From Anthony Bolton to Nick Train, we review public apologies and assess whether performance improved.
The consensus view is that fund managers cannot be expected to outperform all the time – they are human after all, so mistakes will be made. In addition, there will also be periods when their style will fall out of favour.
Kyle Caldwell, Collectives Specialist, interactive investor says: “Normally when a fund manager underperforms, they hide and hope their investors haven’t noticed. It is rare that the opposite plays out, and even rarer that as well as offering up an explanation for the spell of poor performance there’s also an apology.”
In an interview with The Sunday Telegraph over the weekend, Neil Woodford said he was “sorry” for his mistakes on the Woodford Equity Income fund at the same time that he announced his comeback to fund management.
“I'm very sorry for what I did wrong. What I was responsible for was two years of underperformance - I was the fund manager, the investment strategy was mine, I owned it and it delivered a period of underperformance,” Woodford told the Telegraph.
This is not the first time Woodford has apologised. In September 2017, he said sorry for a spell of underperformance, which ultimately was not turned around. At the time he even responded to critics who asked whether he had ‘lost it’.
“Investors are free to believe I have lost it,” he said, “but I don’t believe I have lost it. I believe I have the right portfolio [and] the right strategy to deliver the right returns to our investors over the medium and long term.”
A handful of other fund managers over the years have also made a public apology. Below, Kyle Caldwell explains and assesses whether performance improved. Performance figures quoted below are sourced from FE Analytics.
Regarded as one of the best investors of his generation, Anthony Bolton steered the Fidelity Special Situations fund to annual returns of around 19% during his 28 years at the helm. Bolton stepped down in 2007 before returning to fund management in April 2010 to run the Fidelity China Special Situations (LSE:FCSS) investment trust – a market he had not previously invested in.
However, Bolton struggled to replicate his stock-picking success overseas, leading him to issue an apology to investors in November 2011. At the time he told shareholders that his optimism on China had been “severely tested”.
What happened next? Fidelity Special Situations managed to just about turn a profit by the time Bolton retired at the end of March 2014. Since Bolton’s departure performance has improved, but to put this into context, it should be noted that China’s stock market has for large periods been buoyant, whereas under Bolton’s stewardship overall market conditions were much trickier. Since Dale Nicholls took over on 1 April 2014, the trust is up over 400%.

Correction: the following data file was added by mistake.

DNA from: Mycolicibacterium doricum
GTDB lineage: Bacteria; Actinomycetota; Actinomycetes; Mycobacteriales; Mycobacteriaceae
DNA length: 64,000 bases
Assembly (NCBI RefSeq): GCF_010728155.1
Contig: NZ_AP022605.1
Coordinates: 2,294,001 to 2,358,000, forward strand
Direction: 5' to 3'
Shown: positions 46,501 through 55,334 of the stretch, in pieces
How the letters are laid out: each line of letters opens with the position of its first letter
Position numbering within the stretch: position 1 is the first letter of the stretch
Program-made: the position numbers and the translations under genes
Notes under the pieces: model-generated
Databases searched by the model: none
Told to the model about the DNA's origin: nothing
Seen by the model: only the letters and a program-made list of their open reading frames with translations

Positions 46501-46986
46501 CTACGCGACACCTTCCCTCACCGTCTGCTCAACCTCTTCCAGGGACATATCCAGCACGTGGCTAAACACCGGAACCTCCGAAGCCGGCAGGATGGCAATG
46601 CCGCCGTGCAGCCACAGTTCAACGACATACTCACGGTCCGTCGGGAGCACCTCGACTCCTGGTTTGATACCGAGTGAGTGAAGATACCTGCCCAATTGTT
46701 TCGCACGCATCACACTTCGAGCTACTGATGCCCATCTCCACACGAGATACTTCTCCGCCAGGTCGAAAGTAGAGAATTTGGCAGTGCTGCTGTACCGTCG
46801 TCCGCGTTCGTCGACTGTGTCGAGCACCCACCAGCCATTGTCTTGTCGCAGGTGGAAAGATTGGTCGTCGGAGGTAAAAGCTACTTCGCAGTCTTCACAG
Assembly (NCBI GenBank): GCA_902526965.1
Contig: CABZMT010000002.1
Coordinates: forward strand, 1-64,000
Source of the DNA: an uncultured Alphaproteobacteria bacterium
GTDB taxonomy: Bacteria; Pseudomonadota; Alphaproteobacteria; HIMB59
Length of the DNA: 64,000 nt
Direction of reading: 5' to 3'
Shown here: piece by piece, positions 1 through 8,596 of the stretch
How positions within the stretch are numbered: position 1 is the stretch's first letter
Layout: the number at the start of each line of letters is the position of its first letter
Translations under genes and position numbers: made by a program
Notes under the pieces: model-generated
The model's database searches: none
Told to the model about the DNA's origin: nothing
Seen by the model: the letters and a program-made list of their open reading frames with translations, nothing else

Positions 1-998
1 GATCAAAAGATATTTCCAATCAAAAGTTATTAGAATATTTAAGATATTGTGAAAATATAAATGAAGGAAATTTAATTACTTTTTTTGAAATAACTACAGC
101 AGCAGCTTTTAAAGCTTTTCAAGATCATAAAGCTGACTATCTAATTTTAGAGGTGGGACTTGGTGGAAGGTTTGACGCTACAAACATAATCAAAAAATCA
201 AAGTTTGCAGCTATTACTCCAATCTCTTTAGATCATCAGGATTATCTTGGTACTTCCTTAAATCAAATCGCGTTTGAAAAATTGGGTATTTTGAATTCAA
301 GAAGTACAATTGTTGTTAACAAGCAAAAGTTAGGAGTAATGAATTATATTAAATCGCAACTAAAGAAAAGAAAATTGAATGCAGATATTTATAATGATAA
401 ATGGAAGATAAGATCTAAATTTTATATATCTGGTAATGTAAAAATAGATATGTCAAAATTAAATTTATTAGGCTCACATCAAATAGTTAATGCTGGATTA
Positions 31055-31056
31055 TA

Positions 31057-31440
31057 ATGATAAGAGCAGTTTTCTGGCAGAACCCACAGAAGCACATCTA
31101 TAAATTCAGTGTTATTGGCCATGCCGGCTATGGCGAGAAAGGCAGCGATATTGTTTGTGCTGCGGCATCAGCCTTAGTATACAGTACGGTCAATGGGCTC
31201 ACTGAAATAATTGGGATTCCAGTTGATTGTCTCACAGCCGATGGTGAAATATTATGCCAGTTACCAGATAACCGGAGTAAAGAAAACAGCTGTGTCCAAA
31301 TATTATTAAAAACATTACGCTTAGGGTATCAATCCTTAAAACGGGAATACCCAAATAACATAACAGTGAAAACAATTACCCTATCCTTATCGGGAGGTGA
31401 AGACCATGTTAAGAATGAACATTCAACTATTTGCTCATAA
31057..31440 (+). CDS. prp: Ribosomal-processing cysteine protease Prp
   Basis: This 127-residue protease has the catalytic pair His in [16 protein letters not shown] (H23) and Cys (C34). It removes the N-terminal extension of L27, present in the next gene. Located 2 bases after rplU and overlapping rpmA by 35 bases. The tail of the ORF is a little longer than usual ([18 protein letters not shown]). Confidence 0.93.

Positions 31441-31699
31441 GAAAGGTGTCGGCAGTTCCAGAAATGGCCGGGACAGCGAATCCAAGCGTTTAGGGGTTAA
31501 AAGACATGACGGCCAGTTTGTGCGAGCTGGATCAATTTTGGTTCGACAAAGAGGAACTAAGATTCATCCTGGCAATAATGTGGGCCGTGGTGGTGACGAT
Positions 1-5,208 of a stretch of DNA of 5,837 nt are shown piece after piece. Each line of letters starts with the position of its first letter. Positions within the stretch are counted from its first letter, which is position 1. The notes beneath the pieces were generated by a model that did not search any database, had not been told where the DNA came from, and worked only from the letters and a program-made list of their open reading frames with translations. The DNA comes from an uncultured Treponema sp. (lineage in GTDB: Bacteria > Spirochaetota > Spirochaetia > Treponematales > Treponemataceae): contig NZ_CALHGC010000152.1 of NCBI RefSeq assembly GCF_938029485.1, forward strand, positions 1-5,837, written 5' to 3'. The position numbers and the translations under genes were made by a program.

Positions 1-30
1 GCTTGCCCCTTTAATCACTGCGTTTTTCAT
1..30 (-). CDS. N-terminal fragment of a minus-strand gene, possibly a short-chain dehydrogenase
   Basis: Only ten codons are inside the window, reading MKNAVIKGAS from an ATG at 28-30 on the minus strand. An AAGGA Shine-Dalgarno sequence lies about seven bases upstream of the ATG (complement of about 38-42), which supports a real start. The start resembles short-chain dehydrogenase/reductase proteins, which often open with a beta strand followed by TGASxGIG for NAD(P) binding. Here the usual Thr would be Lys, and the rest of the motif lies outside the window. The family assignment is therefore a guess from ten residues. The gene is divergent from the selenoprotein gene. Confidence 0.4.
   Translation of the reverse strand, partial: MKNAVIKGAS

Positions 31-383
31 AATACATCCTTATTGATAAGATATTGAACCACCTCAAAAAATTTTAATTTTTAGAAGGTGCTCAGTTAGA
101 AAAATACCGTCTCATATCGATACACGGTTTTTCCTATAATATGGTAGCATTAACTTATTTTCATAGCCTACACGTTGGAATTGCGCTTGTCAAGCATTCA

Prior to 2010, Tom Dobell, manager of the M&G Recovery fund, outperformed the stock market for 10 consecutive years before performance took a turn for the worse. In October 2014, he issued an apology to investors, stating: ‘We are very aware the fund has lagged the market in recent times, and I am sorry for that.’
Dobell, however, insisted he would not change his investment style, which is to buy out-of-favour shares that are ‘unloved’ by the market.
What happened next?
The underperformance continued. Last September it was announced that Dobell would step down from the fund and leave M&G at the end of 2020.
Rhodes is another manager from M&G’s stable who took the unusual step of apologising, writing an open letter to investors. He has overseen the M&G Global Dividend fund since its launch in July 2008. In the letter, dated January 2015, he noted that “open admission of failure in this industry is rare” and offered up four reasons why the fund underperformed in 2014 – including the ‘speed of the decline in the oil price’.
What happened next? Performance has been more steady than spectacular. Since the start of 2015, the fund is up 82.3%, while the average global fund (the sector it sits in) is up 100.1%. It has, however, outperformed income-oriented global funds. The Investment Association’s (IA) global equity income sector has returned 62.8% over the same period.
During the financial crisis Carl Stick’s Rathbone Income fund was one of the worst performers among UK funds, losing 34% in 2008. He was not alone in losing money that year, but he does stand out in being one of the few fund managers who have spoken candidly about the mistakes made and vowed to learn from the experience.
In short, Stick admitted that too many of his holdings were highly leveraged and promised to take a more risk-based approach in future – buying quality businesses at the right price.
Reflecting on the credit crunch in an interview with former trade title Fund Strategy in October 2012, Stick said: ‘I’m sorry we lost that money, but you learn by experience.’
What happened next? Rathbone Income has outperformed the IA UK Equity Income sector over the past decade, returning 95.6% versus 74.8%.
Regarded as one of Britain’s finest stock-pickers, Nick Train held his hands up in 2017 by apologising directly to shareholders when one of his biggest holdings – Pearson (LSE:PSON) – fell heavily after moving to cut its dividend. At the annual general meeting for the Finsbury Growth & Income (LSE:FGT), Train said he was ‘sorry about the situation’.
What happened next? Train has retained his holding in Pearson, the education company. On a 10-year view Finsbury Growth & Income Trust is up 236.3%, while in contrast the average UK equity income trust has produced gains of 103.4%.
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Full performance can be found on the company or index summary page on the interactive investor website. Simply click on the company's or index name highlighted in the article.